No terms for sin are used in these chapters. However, what is to me some key verses on Paul and law in the life of a believer appear in 9:20-21:
To those under law [I became] as under law--although I am not myself under law--so that I might gain those under law. To those without law [I became] as one without law--although I am not without the law of God but am "enlawed" of Christ--so that I might gain those without law.
I hear in these words some of the background to the Corinthian slogan--"All things are permitted to me." But here (and in Romans) Paul makes it clear that not being under the law is not a moral free for all. God forbid! While he may not be judged by the Jewish law in its ethnic particulars, there is a core law of God, law of Christ under which he is still "enlawed." This interpretation of "under law" and "without law" bear further support from other texts, but for now I throw them out for the time being.
So here I would argue Paul believes that there is a law that applied to believers even though they are not "under law" (cf. Rom. 3:31). The remainder of 1 Corinthians 9 demonstrates that it is possible not to attain salvation even after being a believer. Paul talks about how he disciplines his body (note the connection to flesh language elsewhere in connection to sin) so that after preaching to others, he will not be adokimos, disqualified, unworthy.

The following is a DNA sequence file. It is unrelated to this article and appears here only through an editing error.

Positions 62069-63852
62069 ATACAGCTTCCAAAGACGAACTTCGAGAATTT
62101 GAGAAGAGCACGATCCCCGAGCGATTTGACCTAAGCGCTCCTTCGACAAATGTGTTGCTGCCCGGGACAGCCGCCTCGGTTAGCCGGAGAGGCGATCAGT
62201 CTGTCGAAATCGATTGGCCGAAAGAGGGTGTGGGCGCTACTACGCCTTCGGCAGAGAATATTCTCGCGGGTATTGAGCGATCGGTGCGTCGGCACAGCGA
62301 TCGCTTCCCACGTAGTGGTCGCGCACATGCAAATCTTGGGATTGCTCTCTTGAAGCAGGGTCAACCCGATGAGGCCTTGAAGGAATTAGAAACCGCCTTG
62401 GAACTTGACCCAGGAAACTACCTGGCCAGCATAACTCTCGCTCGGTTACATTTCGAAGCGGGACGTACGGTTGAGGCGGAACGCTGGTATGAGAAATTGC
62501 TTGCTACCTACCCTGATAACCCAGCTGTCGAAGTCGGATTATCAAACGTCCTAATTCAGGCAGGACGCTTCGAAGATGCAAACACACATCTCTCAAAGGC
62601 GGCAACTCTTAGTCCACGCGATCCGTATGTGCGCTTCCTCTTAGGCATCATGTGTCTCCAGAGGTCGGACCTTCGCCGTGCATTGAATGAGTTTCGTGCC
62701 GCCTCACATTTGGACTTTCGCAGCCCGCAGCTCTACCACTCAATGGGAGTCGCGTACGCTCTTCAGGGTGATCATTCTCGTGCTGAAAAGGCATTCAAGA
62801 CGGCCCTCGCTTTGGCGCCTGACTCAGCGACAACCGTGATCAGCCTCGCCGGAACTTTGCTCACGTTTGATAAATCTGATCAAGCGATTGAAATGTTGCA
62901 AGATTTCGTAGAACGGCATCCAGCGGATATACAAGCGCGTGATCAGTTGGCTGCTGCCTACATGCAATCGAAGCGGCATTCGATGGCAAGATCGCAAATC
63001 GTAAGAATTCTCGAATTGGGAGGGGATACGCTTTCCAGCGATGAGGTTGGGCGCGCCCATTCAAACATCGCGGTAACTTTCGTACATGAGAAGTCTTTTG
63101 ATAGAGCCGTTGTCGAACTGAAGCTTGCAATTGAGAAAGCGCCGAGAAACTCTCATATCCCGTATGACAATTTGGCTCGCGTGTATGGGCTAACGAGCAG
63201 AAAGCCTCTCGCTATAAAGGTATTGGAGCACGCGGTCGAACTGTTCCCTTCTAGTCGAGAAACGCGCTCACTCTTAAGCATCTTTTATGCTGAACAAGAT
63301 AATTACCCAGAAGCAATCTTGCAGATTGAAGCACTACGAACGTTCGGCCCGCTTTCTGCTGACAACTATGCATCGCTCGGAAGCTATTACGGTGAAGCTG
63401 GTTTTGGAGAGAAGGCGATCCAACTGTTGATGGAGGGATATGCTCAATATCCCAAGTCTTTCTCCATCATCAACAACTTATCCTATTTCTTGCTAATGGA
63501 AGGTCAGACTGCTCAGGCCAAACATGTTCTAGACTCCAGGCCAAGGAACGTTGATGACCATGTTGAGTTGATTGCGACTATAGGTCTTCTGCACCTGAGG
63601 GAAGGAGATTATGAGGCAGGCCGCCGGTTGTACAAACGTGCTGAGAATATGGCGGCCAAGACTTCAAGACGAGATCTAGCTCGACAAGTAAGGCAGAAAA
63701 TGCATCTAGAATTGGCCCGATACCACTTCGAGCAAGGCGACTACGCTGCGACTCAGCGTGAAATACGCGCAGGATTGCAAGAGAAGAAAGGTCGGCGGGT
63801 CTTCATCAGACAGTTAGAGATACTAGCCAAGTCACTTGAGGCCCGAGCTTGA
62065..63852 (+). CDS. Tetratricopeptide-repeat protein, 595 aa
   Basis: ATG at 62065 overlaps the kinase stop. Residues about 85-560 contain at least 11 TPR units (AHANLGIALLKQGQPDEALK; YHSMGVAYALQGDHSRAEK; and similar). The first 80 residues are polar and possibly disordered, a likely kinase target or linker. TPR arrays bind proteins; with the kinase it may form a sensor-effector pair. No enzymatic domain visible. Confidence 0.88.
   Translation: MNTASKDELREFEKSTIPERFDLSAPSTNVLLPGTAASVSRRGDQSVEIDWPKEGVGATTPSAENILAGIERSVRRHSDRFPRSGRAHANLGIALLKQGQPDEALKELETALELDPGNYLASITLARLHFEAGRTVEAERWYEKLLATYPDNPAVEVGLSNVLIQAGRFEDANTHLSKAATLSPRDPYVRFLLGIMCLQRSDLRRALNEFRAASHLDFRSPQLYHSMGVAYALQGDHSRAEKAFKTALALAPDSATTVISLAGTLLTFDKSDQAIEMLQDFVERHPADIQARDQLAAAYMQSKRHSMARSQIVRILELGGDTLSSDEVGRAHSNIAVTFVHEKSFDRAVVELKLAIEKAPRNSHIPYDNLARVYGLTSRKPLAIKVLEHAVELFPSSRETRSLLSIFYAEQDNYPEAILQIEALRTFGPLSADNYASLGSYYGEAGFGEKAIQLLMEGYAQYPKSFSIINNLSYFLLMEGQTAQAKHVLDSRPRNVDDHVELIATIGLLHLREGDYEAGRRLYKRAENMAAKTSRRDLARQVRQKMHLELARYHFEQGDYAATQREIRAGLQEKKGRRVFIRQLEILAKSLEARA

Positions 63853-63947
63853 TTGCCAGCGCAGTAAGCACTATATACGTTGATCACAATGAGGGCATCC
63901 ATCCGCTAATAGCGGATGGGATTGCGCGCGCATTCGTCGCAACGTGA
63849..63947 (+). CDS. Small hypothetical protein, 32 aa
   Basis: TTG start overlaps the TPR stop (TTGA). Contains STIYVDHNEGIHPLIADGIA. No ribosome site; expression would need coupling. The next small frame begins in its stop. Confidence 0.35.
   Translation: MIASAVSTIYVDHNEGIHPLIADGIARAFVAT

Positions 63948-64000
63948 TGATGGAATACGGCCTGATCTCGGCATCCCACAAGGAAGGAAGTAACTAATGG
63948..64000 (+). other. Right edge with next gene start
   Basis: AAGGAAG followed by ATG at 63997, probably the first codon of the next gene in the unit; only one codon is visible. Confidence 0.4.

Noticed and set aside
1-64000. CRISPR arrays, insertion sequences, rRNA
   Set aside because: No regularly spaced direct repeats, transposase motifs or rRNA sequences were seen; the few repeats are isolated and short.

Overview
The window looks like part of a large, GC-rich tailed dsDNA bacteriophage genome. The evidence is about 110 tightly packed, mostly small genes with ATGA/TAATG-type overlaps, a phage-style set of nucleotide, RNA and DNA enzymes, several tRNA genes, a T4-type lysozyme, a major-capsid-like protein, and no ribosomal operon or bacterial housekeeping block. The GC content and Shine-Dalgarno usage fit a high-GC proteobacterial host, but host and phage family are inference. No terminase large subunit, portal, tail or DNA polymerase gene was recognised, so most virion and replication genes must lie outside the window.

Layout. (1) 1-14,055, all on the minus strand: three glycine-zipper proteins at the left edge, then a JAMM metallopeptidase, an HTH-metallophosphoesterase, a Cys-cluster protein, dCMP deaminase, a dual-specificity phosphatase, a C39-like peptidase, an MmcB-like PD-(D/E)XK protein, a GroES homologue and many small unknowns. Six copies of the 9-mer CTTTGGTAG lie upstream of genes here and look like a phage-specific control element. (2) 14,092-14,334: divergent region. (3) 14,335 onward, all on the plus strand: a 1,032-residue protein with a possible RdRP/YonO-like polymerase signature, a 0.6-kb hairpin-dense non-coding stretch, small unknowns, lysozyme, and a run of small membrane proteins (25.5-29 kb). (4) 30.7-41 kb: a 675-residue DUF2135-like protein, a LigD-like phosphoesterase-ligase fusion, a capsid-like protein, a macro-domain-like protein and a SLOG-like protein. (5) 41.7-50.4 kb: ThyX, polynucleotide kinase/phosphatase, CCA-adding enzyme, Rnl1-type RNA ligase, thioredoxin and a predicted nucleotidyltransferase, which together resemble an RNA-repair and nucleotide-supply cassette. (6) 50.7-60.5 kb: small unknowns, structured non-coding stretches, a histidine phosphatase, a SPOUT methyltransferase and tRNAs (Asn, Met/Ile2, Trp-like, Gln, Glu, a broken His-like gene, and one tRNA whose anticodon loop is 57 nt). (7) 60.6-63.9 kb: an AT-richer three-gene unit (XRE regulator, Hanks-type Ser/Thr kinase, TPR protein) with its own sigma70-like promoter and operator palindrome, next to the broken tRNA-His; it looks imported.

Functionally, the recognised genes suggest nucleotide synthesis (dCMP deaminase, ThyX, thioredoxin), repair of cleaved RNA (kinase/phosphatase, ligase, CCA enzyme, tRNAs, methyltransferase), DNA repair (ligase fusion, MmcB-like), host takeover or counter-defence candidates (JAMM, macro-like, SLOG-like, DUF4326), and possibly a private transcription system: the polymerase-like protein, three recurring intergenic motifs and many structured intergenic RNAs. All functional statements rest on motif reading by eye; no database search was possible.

If anyone has any doubts about what he has in mind, we need only read on into the next chapter, remembering that the chapter divisions are not original to 1 Corinthians. In chapter 10, Paul uses the example of the wilderness generation to show that it is possible to be in the people of God and in fact be overthrown in the desert (10:5). The sins of idolatry and porneia that Paul mentions subsequently are sins he has already said will keep a person from inheriting the kingdom of God. There can be little doubt, therefore, that he is suggesting no one--he or the Corinthians--are guaranteed the kingdom no matter what they do, that neither he nor the Corinthians are "eternally secure."
So Paul implies that sin can disqualify a believer from the kingdom of God, particularly the sins of idolatry and porneia here. He is not arguing from the standpoint of "one sin you're out," however, but his arguments target sustained sinful behavior that goes uncorrected. Such temptation can be avoided, for "no temptation has overcome you but what is of a human sort. But God is able, who will not allow you to be tempted more than you are able to bear, but will make a way of escape with the temptation, that you will be able to bear it" (10:13). This is a plural "you," but it clearly indicates that sins of the sort he mentions are avoidable, indeed that they must be avoided.